What Fausset does succeed in is drawing attention to how, in the United States, more and more normal people are becoming Nazis. The profile’s tone lets Hovater off the hook but in doing so, it captures what Fausset suggests is the banal normalcy of the 2017 Nazi. So, the question becomes: how normal are Nazis in the United States?

For one George Godwyn, they’re fully normalised now. Godwyn isn’t a Trump supporter but he has spent the last two years in Facebook groups that support Trump. Initially, he did it to amuse himself but he says it’s given him a familiarity with the extreme right culture that most people outside of it don’t have.

“If you were surprised that the Times would print something so bland about a Nazi, you just haven’t caught up to where we are,” he wrote in a public Facebook post which has about 6,800 reactions at the time of writing.

I don’t completely agree with Godwyn. He seems to think that Fausset’s critics require that he paint a simplistic picture of Hovater as a weird extremist. Probably, that’s what some people want. It’s quite different from wanting Hovater’s bigoted beliefs to be contextualised with some statement of “and the counterargument to this sort of thing is XYZ.”

If Nazis are normal, then Hovater himself doesn’t seem to have noticed. He does refer to his ‘normie’ characteristics like being a family man but he’s all too eager to stress that he’s not an “edgy Republican.” The whole notion of being ‘edgy’ is something that Hovater has disdain for because he thinks the Overton window and where society places the edges is largely nonsensical. Godwyn writes that “the Overton window has shifted so far and so fast, the Nazis are in it now.” If this is true, Hovater doesn’t seem aware, no matter how much he dawdles around the house boiling corn-on-the-cob or whatever.

It seems that some of the disagreement with Fausset comes from people who aren’t taking him in good faith. They’re reading the piece as ‘normal people are becoming Nazis now’ rather than ‘normal people are becoming Nazis now and that’s bad.’

This is mostly Fausset’s fault, though. As discussed, he doesn’t really contextualise what Hovater says, at least not in the sense of holding him accountable, even when he comes out with extraordinarily odd things about Pacific Rim: “[They] don’t ask the monsters to stop. They build a giant robot to try to stop them. And that’s essentially what fascism is.”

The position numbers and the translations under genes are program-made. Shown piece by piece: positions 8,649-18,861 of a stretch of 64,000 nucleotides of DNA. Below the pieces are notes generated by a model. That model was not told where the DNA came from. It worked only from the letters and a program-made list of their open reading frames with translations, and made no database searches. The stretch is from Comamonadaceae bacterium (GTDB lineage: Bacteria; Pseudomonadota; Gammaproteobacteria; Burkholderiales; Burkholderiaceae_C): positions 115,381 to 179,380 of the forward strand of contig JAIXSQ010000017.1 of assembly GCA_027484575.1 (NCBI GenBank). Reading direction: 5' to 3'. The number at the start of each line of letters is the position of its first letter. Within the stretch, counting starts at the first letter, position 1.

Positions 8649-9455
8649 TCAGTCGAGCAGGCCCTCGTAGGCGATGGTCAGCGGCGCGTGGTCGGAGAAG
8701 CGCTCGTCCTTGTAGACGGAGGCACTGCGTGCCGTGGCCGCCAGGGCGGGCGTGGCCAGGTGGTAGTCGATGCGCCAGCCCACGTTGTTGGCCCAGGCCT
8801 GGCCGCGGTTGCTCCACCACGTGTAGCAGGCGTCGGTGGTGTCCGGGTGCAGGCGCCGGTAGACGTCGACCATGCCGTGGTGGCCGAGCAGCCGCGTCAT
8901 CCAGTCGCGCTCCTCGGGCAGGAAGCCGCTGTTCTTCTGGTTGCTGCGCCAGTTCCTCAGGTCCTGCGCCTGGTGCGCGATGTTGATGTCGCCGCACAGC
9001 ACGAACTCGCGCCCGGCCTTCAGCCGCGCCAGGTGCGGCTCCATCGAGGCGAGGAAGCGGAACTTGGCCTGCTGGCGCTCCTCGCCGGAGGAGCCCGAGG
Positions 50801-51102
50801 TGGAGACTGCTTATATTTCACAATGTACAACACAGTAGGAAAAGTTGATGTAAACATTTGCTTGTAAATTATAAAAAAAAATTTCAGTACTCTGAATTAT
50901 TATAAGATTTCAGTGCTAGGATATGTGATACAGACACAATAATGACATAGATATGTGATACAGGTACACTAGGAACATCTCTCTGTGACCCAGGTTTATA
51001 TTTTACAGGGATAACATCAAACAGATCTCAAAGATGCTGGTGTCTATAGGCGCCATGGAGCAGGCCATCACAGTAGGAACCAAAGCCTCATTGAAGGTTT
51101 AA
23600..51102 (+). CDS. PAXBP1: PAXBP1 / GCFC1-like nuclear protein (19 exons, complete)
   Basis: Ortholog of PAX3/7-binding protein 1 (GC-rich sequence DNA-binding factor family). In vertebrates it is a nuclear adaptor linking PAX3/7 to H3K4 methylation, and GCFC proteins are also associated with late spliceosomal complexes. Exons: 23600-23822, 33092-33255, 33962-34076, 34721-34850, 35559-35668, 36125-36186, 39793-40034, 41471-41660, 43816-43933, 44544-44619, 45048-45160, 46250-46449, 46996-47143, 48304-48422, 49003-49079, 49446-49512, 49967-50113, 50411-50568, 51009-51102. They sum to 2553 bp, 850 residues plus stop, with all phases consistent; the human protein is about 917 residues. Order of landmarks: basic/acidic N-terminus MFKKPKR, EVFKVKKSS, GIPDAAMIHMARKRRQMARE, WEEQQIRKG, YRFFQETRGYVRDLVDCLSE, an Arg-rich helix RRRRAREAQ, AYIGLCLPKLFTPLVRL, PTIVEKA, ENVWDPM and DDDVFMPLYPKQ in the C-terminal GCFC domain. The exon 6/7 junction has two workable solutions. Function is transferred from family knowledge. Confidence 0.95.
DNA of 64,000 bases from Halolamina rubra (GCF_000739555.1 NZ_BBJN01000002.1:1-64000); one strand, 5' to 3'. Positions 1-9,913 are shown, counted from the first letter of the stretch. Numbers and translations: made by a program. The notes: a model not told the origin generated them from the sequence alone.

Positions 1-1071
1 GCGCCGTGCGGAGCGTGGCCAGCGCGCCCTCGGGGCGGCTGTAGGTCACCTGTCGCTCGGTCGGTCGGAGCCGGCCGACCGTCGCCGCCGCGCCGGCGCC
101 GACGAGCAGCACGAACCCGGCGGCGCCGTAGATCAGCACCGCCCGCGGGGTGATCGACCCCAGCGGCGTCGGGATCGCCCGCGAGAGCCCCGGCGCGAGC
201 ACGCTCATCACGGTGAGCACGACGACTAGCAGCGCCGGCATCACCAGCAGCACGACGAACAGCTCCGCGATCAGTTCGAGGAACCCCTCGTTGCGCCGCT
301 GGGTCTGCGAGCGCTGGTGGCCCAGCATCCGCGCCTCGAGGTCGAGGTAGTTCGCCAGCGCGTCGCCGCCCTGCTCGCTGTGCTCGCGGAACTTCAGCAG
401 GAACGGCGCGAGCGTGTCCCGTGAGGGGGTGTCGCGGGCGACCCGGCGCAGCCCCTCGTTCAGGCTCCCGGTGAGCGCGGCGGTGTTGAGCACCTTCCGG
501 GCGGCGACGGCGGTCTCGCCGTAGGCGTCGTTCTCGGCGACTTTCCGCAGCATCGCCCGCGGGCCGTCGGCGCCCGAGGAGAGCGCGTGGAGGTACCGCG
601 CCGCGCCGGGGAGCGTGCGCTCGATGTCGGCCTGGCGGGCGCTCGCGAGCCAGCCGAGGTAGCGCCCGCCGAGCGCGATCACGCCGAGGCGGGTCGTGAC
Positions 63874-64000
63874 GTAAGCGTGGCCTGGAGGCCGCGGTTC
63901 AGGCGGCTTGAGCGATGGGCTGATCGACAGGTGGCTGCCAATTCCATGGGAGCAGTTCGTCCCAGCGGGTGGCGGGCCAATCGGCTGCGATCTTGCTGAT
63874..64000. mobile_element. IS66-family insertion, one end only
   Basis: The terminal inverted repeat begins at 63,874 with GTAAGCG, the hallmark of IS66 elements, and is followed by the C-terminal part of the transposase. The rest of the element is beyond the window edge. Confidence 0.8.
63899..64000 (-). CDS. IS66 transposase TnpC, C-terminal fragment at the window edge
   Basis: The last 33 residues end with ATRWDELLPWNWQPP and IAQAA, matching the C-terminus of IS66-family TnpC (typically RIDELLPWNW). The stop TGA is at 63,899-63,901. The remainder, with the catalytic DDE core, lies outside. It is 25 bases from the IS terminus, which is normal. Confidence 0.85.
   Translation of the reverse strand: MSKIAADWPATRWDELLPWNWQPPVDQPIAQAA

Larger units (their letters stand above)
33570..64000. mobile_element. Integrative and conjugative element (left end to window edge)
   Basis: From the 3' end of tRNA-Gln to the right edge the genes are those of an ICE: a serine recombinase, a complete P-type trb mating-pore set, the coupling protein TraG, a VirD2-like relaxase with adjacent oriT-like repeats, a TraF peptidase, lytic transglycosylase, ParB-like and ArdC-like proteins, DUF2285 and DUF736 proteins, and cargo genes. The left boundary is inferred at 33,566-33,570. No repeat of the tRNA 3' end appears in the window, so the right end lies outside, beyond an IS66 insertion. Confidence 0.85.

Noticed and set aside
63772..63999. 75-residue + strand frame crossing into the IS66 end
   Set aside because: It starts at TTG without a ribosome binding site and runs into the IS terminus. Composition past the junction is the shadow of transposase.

This is not a water-tight metaphor. ‘The good guys try to stop the bad guys’ is a story that could surely be adopted by literally any political movement.

Slate writer Jamelle Bouie, who I have a great deal of respect for, isn’t convinced that Nazis are normal. I don’t mean that Bouie merely doesn’t want Nazis to be normal, although that is also true. I mean that Bouie doesn’t think the Overton window has moved quite that much. He says that Nazis and other kinds of extreme racists like Hovater “remain fringe figures who can make a splash in the media – and provoke violence – but do little else.”

Instead, Bouie focuses on how racism has always been ordinary in the United States. Nazis may not be but racism is. Indeed, if racism exists in a society then it is kind of definitionally normal; it’s part of the core. So, for Bouie, racism doesn’t just happen to exist in normal US spaces. Racism is central to those spaces and shapes them.

So, it’s unclear whether Nazis are normal now. What is clear is that racism is. There’s nothing exactly wrong with writing about how ordinary that racism is; in fact, it’s important and necessary. But, for the love of God, don’t forget to explain why they’re wrong.

2 comments

  1. There’s a tonal problem on the internet where I can’t try to emphasise that I’m being sincere without sounding insincere but: this is a very sincere question. What is the significance of whether something is “normal” or even the definition of “normal” in this context? Is it to do with fitting the current political norms and standards or is it what’s inside the Overton window, or is it anything other than what is sufficiently socially stigmatised that it’s unacceptable in public? People have been saying “this is not normal” constantly since Trump’s election and I still don’t understand the political utility of that, or even its meaning. Could be my distrust of political discourse that is insufficiently moral acting up.

    (Obviously I think that Nazis are bad and am horrified by all of this.)

    Like

    1. This is a thoughtful comment and I really appreciate it. It never really occurred to me to talk about what ‘normal’ means. My bad.

      I think normalcy matters, at least in this case, because if fascism becomes normal, it starts getting political power. That’s why Hovater wants to be normal.

      I can’t understate my love of Jon Ronson’s Them: Adventures with Extremists from about 2000. There’s a point where a Klan leader shouts “Nothing is more important than political power!”
      A guy in the crowd: “What about my wife and children?”
      “NO! YOUR WIFE AND CHILDREN ARE NOT MORE IMPORTANT THAN POLITICAL POWER!”

      That’s the really scary thing.

      Liked by 1 person